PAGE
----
It might be possible, however, for a whole class to go astray in its judgment in a matter, and to decide against a brother who was in the right. This brother might then say, "My dear brethren, I appreciate your view in this matter; and I am sorry that anything in my course should seem to be worthy of condemnation. I promise you that I will modify the matter as best I am able. Although in justice to myself I cannot alter my view, nevertheless, in respect to your united voices I will not in the matter follow my judgment, which I feel is the correct one. And if, therefore, I suffer some injustice, the Lord will count it to me in the nature of a sacrifice for the sake of His Body, the Church. So, then, dear brethren, while thanking you for your kindly expressed [R4985 : page 83] sentiment, I still wish you to know that it does not do me justice. And I think that you will inform me of your change of mind on the subject if you ever should change."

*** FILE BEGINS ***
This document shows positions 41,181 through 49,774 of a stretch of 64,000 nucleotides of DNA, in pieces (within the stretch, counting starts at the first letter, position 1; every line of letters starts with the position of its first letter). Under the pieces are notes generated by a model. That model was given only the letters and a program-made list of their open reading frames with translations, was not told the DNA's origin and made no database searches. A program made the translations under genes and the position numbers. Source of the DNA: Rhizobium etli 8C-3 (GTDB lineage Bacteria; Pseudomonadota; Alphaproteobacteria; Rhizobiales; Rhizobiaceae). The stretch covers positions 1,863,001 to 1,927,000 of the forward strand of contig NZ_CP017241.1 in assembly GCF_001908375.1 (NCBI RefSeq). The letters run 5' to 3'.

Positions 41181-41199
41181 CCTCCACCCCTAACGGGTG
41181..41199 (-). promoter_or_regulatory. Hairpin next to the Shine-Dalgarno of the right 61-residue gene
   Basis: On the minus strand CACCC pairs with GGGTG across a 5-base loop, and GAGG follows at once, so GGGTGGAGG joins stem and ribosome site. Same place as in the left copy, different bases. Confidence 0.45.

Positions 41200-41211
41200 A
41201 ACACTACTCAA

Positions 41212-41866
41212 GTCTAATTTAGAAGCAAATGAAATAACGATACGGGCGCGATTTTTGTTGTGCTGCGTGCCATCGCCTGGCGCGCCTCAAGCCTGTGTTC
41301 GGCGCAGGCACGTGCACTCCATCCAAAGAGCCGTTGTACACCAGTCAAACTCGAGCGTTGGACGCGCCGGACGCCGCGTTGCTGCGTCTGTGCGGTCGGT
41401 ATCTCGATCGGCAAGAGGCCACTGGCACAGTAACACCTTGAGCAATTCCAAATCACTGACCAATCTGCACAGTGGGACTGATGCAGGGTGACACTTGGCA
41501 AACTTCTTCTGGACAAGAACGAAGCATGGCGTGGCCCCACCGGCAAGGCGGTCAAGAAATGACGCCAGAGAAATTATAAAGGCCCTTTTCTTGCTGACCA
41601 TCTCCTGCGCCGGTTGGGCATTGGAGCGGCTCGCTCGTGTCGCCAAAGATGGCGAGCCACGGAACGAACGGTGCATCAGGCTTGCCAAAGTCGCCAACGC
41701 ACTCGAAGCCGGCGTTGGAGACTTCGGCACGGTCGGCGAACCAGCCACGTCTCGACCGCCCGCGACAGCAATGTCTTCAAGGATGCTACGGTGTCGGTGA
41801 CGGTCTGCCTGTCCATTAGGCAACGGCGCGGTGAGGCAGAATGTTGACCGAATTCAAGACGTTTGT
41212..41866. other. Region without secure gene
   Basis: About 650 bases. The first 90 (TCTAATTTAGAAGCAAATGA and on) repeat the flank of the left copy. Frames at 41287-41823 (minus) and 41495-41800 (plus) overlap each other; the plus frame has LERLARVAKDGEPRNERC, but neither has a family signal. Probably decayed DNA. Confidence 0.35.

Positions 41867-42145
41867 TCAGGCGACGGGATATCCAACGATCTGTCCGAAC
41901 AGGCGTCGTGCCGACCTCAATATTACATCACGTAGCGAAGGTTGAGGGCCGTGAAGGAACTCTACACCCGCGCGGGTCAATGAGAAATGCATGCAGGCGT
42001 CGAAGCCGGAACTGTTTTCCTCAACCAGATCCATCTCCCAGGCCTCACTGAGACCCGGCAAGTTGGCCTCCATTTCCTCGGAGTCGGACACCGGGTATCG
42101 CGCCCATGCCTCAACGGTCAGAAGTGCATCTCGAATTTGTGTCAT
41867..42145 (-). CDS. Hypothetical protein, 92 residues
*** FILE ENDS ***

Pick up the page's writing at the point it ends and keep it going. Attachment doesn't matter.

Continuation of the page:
If the brother were really in the wrong, he might say, "Well, then, put me out!" The Class might say, "We are not putting you out. Do not say that you will withdraw from us. We will not take your remark for your answer. We hope that the Lord will have you see that our action has been most kindly, brotherly, and that it is a part of our duty now to conform to the views of the Class. If the Lord shows us that we are wrong, we shall be very glad to acknowledge it. But in the meantime, dear brother, we do not wish to offend you, but merely desire to do our duty to the Lord and to His Word."

This course would be the proper one; we should not erect a barricade between brethren. But it would be very easy to do injury to such a brother by saying, "Well, never show your face here again unless you take back every word you have said." The majority of people have so much self-esteem that they would not go back after such a statement; whereas they might do so if the Spirit of the Lord, the Spirit of love and justice is manifested.